The Trouble with Academic Prose
Patricia Nelson Limerick
Professor of History, University of Colorado
In ordinary life, when a listener cannot understand what someone has said, this is the usual exchange:
Listener: I cannot understand what you are saying.
Speaker: Let me try to say it more clearly.
But in scholarly writing in the late 20th century, other rules apply. This is the implicit exchange:
Reader: I cannot understand what you are saying.
Academic Writer: Too bad. The problem is that you are an unsophisticated and untrained reader. If you were smarter, you would understand me.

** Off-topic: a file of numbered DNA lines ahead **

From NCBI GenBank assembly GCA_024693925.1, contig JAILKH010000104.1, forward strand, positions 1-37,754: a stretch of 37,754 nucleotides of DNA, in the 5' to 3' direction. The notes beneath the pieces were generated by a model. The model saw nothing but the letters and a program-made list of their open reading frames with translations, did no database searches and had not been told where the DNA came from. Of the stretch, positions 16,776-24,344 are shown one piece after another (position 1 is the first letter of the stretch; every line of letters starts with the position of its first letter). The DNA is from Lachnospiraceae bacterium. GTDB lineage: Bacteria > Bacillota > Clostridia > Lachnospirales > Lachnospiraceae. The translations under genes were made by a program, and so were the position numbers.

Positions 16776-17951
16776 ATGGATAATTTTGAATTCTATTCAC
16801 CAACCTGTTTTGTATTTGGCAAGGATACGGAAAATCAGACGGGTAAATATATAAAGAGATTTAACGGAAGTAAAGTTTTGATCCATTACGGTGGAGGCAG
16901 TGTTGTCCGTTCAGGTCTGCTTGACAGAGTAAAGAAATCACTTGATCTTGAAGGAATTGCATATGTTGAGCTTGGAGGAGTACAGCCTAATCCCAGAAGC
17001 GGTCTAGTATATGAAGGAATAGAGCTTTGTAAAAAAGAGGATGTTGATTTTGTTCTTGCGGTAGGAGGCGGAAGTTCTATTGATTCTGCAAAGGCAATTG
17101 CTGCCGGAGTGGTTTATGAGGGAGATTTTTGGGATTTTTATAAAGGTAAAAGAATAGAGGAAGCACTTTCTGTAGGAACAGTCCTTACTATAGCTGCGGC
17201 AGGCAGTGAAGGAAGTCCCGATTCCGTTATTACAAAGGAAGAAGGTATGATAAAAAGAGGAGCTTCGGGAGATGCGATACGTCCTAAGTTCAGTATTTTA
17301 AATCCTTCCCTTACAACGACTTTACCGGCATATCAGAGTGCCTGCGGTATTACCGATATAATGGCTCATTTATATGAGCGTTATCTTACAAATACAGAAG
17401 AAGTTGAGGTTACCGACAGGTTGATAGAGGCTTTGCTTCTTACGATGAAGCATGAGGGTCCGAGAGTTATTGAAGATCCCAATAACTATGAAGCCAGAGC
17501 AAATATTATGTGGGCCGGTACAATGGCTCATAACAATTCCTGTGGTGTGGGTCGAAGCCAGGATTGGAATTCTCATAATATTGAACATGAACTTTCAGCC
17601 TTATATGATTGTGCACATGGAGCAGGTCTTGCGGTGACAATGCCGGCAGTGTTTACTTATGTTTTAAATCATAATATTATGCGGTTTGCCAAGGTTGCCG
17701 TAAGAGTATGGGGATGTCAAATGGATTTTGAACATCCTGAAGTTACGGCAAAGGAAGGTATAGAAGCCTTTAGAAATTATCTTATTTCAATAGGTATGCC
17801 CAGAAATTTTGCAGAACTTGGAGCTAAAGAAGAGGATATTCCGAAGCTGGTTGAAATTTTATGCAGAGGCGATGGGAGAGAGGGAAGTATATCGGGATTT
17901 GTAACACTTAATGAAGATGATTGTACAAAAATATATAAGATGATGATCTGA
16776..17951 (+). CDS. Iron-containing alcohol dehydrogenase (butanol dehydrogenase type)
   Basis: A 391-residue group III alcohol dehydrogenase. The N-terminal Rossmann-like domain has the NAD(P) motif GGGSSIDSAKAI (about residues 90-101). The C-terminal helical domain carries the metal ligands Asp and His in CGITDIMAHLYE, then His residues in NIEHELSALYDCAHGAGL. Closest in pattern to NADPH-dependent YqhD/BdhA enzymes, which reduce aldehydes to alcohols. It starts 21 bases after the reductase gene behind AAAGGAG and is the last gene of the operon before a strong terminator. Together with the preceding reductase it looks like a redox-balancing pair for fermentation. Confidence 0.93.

The exchange remains implicit, because no one wants to say, “This doesn’t make any sense,” for fear that the response, “It would, if you were smarter,” might actually be true.
While we waste our time fighting over ideological conformity in the scholarly world, horrible writing remains a far more important problem. For all their differences, most right_wing scholars and most left_wing scholars share a common allegiance to a cult of obscurity. Left, right and center all hide behind the idea that unintelligible prose indicates a sophisticated mind. The politically correct and the politically incorrect come together in the violence they commit against the English language. Continue reading